General Motors Issues Public Statement for Lawsuit filed in April 2017 by 8 Black Supervisors in Toledo, Ohio | Black Voice News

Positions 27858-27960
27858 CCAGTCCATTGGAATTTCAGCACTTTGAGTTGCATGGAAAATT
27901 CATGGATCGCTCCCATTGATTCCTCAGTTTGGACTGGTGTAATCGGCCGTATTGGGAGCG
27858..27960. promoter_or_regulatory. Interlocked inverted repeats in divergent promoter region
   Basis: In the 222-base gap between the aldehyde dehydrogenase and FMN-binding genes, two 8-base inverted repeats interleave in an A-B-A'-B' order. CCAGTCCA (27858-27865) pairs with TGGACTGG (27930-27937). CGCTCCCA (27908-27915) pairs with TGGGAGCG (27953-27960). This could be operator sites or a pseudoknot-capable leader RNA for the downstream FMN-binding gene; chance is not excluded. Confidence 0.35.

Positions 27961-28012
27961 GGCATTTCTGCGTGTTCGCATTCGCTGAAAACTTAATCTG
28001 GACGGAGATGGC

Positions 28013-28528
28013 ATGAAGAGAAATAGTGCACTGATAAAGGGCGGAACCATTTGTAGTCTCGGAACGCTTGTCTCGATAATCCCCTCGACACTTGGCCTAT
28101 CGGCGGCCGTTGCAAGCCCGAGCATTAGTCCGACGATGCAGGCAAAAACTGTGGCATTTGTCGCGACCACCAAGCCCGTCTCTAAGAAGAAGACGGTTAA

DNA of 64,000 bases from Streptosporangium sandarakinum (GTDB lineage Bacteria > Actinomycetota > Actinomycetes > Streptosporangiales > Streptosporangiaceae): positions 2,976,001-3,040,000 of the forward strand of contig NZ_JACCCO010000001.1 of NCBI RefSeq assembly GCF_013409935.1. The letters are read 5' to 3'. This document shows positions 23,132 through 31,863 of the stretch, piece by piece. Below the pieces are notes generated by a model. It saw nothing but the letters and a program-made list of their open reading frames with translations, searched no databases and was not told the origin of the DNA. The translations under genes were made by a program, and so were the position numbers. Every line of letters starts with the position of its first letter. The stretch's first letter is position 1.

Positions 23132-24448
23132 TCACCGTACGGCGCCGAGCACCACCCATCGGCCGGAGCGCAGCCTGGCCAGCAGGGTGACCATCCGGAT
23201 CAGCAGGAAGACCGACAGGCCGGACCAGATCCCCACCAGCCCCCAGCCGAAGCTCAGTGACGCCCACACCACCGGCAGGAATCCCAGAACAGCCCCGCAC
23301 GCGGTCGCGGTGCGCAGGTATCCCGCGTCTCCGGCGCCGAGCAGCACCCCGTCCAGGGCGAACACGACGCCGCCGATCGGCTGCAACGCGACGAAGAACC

Andrea Baldrias / Contributor In April 2017, a lawsuit was filed by eight Black supervisors at the GM's Toledo Powertrain plant in Ohio. The supervisors reported that they were the recipients of racist threats, both verbal and symbolic. Over the course of fourteen months, the GM workers would refer to their supervisors as "boy," "monkey," and the n-word. They marked the bathrooms as "Whites only," and told them to "go back to Africa." At this same workplace, the supervisors were cautioned that a White colleague's father was in the Ku Klux Klan and the White workers wore shirts with Nazi symbols underneath their coveralls, and eventually placed a total of five nooses around January 2017. Around the time of lawsuit being filed, the Ohio Civil Rights Commission had stated that GM management took minimal action and showed very little recourse after learning about the racism in their plant. CNN had spoken with two of the eight supervisors, Marcus Boyd and Derrick Brooks. Boyd recalled the